1. A person who is no going to be involved in the burial anymore because the deceased was given to the chevra kaddisha then he is not considered an Onen anymore and should begin Avelut (mourning). However, if he is going to call relatives to tell them about the levaya then he is still an Onen.[195]. If he is going to watch the burial with Zoom or listen on the phone it is unclear if he is still an Onen.[196]
  2. On Erev Pesach if someone is buried before Chatzot (midday) the relatives should observe Avelut (mourning) before Chatzot and then at Chatzot it is considered like a Yom Tov and the rest of the Shiva is cancelled. If the person is buried after Chatzot they should observe Avelut before Yom Tov and then the Yom Tov will come and cancel the rest of Shiva.[197]
  3. A mourner shouldn't eat his first meal after the burial, the Seudat Havrah, from his own food; other should provide that food. If at this time when people are concerned for COVID19 and might not send food, if the mourner knows that he isn't going to be sent food, he can eat the first meal from his own food.[198]
  4. A mourner whose relative isn't going to be buried for some undefined time because of the backlog at the cemetaries, once he completed preparing for the burial he isn't considered an Onen and also doesn't begin his period for mourning. However, if he knows the date of when the burial will begin and will not be able to be involved in the burial, he is considered to have begun his mourning period once he completed preparing for the burial.[199]

Kaddish and Iyluy Neshama

  1. Under the circumstances a person can not recite the kaddish because minyanim aren't available. Therefore, a person should take upon himself to learn mishnayot for the deceased.[200]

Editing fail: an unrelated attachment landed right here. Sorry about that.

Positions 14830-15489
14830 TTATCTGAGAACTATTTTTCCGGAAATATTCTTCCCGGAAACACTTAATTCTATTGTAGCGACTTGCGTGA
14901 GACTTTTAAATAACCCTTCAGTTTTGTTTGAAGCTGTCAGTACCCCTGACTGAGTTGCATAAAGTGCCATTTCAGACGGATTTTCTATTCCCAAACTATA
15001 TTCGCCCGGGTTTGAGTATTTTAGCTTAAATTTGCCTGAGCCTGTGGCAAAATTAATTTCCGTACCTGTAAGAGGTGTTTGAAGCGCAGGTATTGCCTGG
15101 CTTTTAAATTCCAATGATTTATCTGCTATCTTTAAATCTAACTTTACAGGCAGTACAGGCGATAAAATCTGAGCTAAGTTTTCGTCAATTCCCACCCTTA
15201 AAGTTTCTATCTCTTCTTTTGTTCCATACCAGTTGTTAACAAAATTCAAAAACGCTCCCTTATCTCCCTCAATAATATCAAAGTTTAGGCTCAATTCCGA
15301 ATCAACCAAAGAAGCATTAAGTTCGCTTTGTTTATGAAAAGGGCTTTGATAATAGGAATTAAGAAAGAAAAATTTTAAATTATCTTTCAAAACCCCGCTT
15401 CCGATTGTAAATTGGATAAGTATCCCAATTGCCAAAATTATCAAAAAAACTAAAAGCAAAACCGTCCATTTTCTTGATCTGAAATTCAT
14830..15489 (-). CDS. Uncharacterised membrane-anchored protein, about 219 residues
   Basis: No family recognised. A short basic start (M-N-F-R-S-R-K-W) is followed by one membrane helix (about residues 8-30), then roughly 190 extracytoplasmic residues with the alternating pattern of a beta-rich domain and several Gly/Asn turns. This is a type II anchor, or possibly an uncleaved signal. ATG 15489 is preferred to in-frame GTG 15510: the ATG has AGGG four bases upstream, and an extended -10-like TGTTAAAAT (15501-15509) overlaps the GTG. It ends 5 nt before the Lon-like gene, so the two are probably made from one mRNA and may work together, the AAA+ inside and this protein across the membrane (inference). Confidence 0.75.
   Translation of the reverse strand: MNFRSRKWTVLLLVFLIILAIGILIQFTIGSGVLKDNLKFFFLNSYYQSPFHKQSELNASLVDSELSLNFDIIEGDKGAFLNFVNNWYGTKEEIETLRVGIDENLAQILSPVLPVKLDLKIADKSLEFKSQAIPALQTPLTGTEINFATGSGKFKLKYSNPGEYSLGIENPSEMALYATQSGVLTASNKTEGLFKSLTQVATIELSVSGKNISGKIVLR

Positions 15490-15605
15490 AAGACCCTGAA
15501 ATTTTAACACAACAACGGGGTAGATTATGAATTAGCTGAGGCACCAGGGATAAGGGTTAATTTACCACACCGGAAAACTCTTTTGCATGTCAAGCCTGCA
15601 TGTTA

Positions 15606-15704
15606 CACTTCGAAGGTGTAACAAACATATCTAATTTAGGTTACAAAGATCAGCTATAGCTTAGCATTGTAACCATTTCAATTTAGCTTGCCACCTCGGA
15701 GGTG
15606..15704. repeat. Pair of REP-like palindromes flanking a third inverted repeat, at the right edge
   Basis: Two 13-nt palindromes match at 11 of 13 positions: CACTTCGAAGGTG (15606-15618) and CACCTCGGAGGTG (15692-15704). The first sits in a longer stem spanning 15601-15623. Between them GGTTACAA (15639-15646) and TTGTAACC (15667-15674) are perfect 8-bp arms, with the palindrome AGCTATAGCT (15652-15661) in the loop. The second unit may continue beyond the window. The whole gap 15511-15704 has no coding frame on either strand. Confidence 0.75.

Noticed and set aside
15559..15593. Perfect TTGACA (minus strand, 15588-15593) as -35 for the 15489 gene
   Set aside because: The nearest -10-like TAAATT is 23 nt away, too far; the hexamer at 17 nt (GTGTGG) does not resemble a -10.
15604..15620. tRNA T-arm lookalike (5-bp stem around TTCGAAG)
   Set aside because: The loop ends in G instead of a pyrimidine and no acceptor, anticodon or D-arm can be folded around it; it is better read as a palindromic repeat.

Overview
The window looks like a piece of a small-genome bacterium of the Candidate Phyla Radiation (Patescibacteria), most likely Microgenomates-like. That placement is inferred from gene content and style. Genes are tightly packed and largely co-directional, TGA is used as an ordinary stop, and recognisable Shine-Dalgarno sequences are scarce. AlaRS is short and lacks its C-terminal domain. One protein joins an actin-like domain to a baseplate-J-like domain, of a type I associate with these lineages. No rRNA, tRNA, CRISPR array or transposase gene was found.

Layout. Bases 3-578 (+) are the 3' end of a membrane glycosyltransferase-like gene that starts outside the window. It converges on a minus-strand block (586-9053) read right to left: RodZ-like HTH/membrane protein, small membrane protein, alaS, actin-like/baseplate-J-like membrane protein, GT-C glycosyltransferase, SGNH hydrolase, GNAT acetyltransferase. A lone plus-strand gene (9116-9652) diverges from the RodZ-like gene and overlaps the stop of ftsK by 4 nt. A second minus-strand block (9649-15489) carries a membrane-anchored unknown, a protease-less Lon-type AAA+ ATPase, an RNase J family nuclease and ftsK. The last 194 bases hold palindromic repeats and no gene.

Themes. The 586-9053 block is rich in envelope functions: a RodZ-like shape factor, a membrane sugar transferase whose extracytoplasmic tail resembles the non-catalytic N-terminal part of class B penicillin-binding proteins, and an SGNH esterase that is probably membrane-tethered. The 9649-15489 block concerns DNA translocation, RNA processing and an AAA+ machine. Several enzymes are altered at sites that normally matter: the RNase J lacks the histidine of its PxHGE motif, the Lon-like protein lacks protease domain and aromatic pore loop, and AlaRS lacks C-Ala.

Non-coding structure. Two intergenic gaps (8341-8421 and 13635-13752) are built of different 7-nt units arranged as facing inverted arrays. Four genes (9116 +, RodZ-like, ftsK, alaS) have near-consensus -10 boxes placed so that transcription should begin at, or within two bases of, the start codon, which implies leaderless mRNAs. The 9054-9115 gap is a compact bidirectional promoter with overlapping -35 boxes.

See Practices_in_the_Mourner's_House#Iyluy_Neshama and Kaddish pages.

Monetary Issues

Laid off Workers and Cancelled Contracts Because of Corona

  1. If there's a employee that is unable to work because of a societal or national crisis the employees should continue to be paid by the employers according to many opinions or at least they should make a compromise.[201]
  2. This applies to contractors for cancelled events as well.[202]
  3. If someone rented out an apartment to someone and then he wants to retract because of a concern that the potential tenants have the virus, some say that it is forbidden to back out of the contract.[203] The same is true of a hotel or pesach program that was cancelled.[204]

Yeshiva Tuition

See previous section about the background for this question.

  1. Even though the question of whether a person should pay tuition while it is closed is subject to debate a person should make sure to pay in full as the yeshivot do not have enough money and it is critical to give tzedaka at this time, which is a great merit to protect oneself from any danger.[205]

Mesira and Rodef

  1. If your doctor actually ascertains that there is a sakanat nefashot, mortal danger, involved with a certain large gathering that someone is doing then it is permitted to tell the authorities. However, otherwise it is forbidden because of informing upon another Jew (mesira). This can be a very difficult measure to actually properly assess.[206] Some say that it is obligatory to be moser to the police on someone who is supposed to be in quarantine and isn't.[207]